A recent poll of dietary supplement users has shown that more than 38% would be very likely or somewhat likely to try a prebiotic with strong digestive and immune health benefits if the product were science-validated by research conducted at and published by a major university.
The survey revealed that 44% of these consumers had tried a probiotic supplement.
More than six in 10 consumers reported they would be interested in buying a product that contained both a prebiotic and a probiotic. This reflects the rapidly developing body of scientific research leading to a better understanding of the role of digestive and immune wellness.
Respondents most frequently associated the word “prebiotic” with the terms “healthy,” “digestion,” “bacteria” and “help.” Mark Thurston, president of AIDP said, “People are most familiar with probiotics, which are beneficial bacteria that can be found in a variety of food, including yogurt, sauerkraut, kefir and Jerusalem artichokes that aid in digestive health. Consumers are less familiar with prebiotics, a special form of dietary fiber that is found naturally in garlic, onions, artichokes and corn cob.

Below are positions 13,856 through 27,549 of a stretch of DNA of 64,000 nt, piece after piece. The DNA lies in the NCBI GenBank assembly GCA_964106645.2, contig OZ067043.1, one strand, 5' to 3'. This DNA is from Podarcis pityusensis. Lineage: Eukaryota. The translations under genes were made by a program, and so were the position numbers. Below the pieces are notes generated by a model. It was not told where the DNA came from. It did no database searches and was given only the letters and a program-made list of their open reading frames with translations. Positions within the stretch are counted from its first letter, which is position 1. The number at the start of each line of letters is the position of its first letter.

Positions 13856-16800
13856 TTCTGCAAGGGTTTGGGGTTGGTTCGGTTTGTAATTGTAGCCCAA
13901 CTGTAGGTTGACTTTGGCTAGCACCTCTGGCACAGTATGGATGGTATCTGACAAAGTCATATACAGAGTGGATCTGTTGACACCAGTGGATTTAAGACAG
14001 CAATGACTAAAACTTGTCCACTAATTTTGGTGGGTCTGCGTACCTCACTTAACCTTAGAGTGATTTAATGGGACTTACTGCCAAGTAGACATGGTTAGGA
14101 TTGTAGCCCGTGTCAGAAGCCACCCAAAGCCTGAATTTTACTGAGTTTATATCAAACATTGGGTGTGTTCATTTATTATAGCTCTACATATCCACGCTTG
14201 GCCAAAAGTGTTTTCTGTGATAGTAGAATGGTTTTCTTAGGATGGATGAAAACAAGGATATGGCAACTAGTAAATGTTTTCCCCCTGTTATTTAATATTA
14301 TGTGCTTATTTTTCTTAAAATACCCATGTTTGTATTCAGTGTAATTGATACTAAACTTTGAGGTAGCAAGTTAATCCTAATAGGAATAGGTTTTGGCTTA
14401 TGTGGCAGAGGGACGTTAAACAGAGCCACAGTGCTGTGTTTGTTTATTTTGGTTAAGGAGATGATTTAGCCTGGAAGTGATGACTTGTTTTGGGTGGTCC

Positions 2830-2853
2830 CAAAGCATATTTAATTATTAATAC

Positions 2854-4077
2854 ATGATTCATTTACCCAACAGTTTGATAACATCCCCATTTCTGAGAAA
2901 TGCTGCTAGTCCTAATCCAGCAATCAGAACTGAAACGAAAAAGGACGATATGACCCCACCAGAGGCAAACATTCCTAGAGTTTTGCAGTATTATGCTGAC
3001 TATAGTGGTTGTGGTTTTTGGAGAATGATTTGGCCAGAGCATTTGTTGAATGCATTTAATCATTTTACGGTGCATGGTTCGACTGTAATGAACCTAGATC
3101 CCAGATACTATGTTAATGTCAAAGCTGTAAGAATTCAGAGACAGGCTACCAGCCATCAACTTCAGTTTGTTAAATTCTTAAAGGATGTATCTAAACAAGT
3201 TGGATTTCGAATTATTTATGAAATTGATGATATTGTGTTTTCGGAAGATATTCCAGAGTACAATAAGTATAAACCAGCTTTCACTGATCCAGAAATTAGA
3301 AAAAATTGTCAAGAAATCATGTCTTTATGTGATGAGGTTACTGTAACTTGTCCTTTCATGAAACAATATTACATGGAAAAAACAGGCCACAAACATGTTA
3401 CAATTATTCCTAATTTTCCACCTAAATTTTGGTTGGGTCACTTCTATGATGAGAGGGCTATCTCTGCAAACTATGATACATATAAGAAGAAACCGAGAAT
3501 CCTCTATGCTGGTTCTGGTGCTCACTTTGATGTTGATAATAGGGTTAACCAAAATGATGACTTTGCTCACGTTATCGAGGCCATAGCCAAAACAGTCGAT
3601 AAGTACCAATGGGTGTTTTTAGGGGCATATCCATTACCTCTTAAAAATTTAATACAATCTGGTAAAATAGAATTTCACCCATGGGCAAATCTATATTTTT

The Academy of Nutrition and Dietetics believes, “Ultimately, prebiotics (‘good’ bacteria promoters) and probiotics (‘good’ bacteria) work together synergistically. In other words, prebiotics are breakfast, lunch and dinner for probiotics, which restores and can improve GI health.”
However, according to the new 2015 Dietary Guidelines for Americans, most people fall well short of eating the amount of fiber, from any food source to meet our daily requirements. Consequently, digestive and immune systems are out of balance. Clearly, there is a role for science-based nutritional supplemental solutions, to help the gastrointestinal system to work effectively.
AIDP’s PreticX, a Xylooligosaccharide (XOS) is one such option that has passed rigorous safety and efficacy requirements. XOS ingredients have great prebiotic potential, according to a growing body of published science.
AIDP contracted with Survata to conduct a nationally representative survey of 400 diet supplement users in late February. There is a margin of error of plus or minus 4.9% in the responses.